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Regular Meteor Showers

Members are encouraged to watch out for regular meteor showers. One of the best known is the Perseid meteor shower where the maximum this year is on August 12th and 13th. Maximum occurs with the radiant, (the point in the sky the meteors appear to come from), rising high up in the north-east, but will be better in the early hours of the 13th when the radiant will be near its highest, but activity should be visible all night. Since the moon will be almost full, you will get the best views when it is still low in the sky at dusk and dawn. We should see Perseid rates of at least 60 per hour from a dark site.

The Perseids are fragments of Comet Swift/Tuttle and are the fastest meteors of all often producing very bright fireballs and trains lasting several seconds. Photographing them is relatively easy. All you need is an ordinary SLR camera and tripod and some fairly fast film, such as ASA400, use the fastest lens you have, say F2, F1.7, even an F1.8, and point your camera to about 50 up in the sky and about 40 from the radiant, for best results. Wide-angle lenses are not really suited to meteor photography, granted, they cover more sky, but the images will be very small and you will not pick up the fainter meteors on film.

Don't use too fast a film coupled with a long exposure of say 15 minutes or you will suffer from fogging from the skyglow, try ASA400 or ASA800 and exposures of between 5 and 15 minutes, and you should get at least the brighter meteors.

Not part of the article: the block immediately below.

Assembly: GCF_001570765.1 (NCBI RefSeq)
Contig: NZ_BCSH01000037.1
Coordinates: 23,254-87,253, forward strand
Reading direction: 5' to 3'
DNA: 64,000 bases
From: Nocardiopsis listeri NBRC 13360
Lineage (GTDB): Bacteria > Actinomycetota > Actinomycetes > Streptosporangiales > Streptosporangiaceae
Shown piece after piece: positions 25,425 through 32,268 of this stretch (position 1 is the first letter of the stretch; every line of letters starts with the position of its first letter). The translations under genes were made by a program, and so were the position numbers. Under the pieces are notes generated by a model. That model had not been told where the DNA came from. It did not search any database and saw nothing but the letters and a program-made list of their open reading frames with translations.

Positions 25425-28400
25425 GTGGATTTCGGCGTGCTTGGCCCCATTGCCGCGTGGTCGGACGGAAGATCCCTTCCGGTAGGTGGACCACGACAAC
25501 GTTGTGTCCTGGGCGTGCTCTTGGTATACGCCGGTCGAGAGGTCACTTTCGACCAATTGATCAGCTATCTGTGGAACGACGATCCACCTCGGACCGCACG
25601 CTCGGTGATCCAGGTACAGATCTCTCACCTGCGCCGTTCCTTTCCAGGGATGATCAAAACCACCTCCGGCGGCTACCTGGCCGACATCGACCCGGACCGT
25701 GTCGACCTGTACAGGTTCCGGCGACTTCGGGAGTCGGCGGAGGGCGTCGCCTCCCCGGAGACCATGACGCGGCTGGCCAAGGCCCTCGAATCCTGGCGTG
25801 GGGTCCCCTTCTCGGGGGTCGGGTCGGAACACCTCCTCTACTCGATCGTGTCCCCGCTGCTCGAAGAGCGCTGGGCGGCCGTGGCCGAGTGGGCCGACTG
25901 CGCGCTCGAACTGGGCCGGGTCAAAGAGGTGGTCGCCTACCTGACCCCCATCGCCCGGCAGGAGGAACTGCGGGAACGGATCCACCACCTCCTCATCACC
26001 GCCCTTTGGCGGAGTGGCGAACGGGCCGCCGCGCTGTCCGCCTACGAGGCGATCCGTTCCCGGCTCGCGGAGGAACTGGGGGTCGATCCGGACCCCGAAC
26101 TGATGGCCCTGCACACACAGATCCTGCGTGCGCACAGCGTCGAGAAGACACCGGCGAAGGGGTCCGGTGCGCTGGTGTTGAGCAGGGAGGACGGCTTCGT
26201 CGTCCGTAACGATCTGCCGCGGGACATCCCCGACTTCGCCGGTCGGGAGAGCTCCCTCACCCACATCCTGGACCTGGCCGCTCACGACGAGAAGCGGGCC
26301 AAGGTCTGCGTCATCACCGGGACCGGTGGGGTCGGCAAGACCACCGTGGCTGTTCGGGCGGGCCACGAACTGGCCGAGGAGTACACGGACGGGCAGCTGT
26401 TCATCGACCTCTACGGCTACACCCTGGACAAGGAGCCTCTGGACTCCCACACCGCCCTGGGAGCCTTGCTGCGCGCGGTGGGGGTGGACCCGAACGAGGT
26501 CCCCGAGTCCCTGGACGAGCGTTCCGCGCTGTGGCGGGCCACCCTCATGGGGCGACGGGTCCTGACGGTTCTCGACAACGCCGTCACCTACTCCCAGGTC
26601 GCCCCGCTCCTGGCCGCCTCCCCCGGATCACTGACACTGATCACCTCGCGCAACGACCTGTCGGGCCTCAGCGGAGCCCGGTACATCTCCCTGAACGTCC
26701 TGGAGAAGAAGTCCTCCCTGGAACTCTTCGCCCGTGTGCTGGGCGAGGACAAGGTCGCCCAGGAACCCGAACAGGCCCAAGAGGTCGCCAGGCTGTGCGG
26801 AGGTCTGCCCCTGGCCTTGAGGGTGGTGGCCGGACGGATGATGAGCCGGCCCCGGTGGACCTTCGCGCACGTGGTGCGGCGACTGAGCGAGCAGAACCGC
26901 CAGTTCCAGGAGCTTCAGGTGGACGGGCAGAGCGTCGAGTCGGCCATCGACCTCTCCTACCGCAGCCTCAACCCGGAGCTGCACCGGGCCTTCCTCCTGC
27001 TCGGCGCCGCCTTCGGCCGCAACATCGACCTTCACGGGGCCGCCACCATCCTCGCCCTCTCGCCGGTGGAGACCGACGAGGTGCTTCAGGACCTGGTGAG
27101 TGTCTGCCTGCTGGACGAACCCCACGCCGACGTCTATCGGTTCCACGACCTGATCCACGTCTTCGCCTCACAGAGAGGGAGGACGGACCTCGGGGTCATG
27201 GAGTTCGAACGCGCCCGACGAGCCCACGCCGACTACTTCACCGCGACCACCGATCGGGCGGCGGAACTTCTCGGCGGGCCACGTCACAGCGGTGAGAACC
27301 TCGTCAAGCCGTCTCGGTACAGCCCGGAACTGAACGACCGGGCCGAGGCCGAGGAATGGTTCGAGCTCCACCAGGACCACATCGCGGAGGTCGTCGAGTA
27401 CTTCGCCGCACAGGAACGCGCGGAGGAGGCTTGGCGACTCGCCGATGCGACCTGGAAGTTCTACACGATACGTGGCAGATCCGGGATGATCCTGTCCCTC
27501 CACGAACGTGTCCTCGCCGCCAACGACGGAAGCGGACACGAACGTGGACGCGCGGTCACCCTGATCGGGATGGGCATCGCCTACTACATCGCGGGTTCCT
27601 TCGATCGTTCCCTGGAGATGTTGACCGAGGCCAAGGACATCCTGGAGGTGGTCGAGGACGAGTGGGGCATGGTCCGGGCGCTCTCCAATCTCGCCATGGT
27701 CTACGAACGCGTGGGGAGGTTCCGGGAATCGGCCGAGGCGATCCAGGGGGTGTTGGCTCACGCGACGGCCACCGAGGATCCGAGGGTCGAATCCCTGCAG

Also, make yourself a little lens hood from a piece of light cardboard to stop your lens dewing up during the exposure. You will also need a locking cable release plus a spare one just in case.

Unfortunately, meteor photography is a 'hit-and-miss' exercise, so be prepared to waste film, I have been known to use a roll of 36 exposures, and not get one meteor! As is more often the case, there will be a beauty just where the camera isn't pointing so it's better to have two (or more) cameras pointing in several different directions, in this way you can cover more of the sky and run the chance of catching that big fireball!

Like the one captured below!

fireball.gif (16510 bytes)

For more information on the dates and times of various meteor showers please contact the Club Chairman, John McConnell via:

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